Do we feel like aliens and exiles, with our citizenship elsewhere?
We are likely comfortable with the language of Hebrews 11, describing Abraham—and indeed all the faithful—as foreigners, aliens, unsettled travelers.
Comfortable with this language, yes—but is it actually the way we live, the way we think of ourselves day to day? Do we make it clear, as they did, that this is not home, that home is something we’re still seeking? Do we feel like aliens and exiles, with our citizenship elsewhere? (Philippians 3:20-21, 2 Peter 2:11)
We do, I think, remember this and truly feel it, from time to time. Maybe not as strongly or as consistently as those examples in Hebrews. It’s hard, when we’re living day to day, going to work, raising children, interacting with neighbors, doing chores.
We are comfortable enough with these words that the impact may tend to fade; we may lose our sense of just how radical the concept is. To live as if we’re not citizens. To live as if in a tent, with no lasting home. To be visibly different. Alien.
People from foreign countries don’t speak the same. There is a clearly evident accent in the way they talk. Can this be said of us? Citizens of a heavenly kingdom should speak with the accent of that kingdom, shouldn’t we?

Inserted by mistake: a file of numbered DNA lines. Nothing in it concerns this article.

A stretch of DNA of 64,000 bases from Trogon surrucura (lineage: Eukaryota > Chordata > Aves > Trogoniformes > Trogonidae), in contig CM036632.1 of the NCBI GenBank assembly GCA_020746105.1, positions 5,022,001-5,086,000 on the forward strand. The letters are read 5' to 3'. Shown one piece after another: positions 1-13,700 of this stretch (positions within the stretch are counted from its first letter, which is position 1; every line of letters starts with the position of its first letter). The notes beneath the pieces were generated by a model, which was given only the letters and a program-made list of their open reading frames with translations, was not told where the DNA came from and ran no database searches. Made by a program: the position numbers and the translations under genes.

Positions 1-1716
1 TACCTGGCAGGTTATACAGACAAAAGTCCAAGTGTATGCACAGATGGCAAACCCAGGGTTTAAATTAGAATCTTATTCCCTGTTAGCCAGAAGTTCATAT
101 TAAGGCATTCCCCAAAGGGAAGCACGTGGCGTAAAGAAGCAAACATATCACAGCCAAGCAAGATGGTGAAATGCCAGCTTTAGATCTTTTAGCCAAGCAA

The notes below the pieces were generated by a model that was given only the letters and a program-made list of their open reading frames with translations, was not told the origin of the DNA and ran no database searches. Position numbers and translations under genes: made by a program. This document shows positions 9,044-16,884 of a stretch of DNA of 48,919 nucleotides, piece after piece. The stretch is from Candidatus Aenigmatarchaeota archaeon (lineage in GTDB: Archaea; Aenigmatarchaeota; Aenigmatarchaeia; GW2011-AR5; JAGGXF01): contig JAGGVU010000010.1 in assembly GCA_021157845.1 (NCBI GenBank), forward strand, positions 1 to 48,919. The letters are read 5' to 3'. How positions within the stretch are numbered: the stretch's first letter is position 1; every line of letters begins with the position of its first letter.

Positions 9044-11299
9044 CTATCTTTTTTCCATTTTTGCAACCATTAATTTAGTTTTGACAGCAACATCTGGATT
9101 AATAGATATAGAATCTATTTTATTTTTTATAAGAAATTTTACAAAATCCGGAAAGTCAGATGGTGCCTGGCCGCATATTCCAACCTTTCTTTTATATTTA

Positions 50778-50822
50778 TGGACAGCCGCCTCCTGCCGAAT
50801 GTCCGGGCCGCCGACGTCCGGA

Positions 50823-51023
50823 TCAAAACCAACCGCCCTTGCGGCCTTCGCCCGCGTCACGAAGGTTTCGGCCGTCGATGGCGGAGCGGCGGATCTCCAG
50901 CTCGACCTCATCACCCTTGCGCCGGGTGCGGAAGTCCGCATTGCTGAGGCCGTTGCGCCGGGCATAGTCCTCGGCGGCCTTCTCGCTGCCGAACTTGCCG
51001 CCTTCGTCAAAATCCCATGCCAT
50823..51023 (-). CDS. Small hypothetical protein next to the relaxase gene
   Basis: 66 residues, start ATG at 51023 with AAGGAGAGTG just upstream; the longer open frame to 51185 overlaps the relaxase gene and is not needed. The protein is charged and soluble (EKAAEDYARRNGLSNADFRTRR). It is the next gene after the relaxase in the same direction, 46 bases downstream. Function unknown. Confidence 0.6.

As if this weren’t challenging enough, Jesus himself puts it in still more radical terms. In John 17, Jesus prays for his followers.
Do you hear what he’s saying? Not merely does he expect his followers to be aliens from a foreign country. He talks about us as aliens from another world! Do we look like freakish aliens to the inhabitants of this world? Can it be said that this world hates us because we are so different?
Jesus, Paul, Peter, the Hebrews writer, all use the most radical possible language, trying to drive home this point. The pursuits, the pleasures, the politics, the priorities, of this world are things foreign to us, and we are foreign to them. Aliens.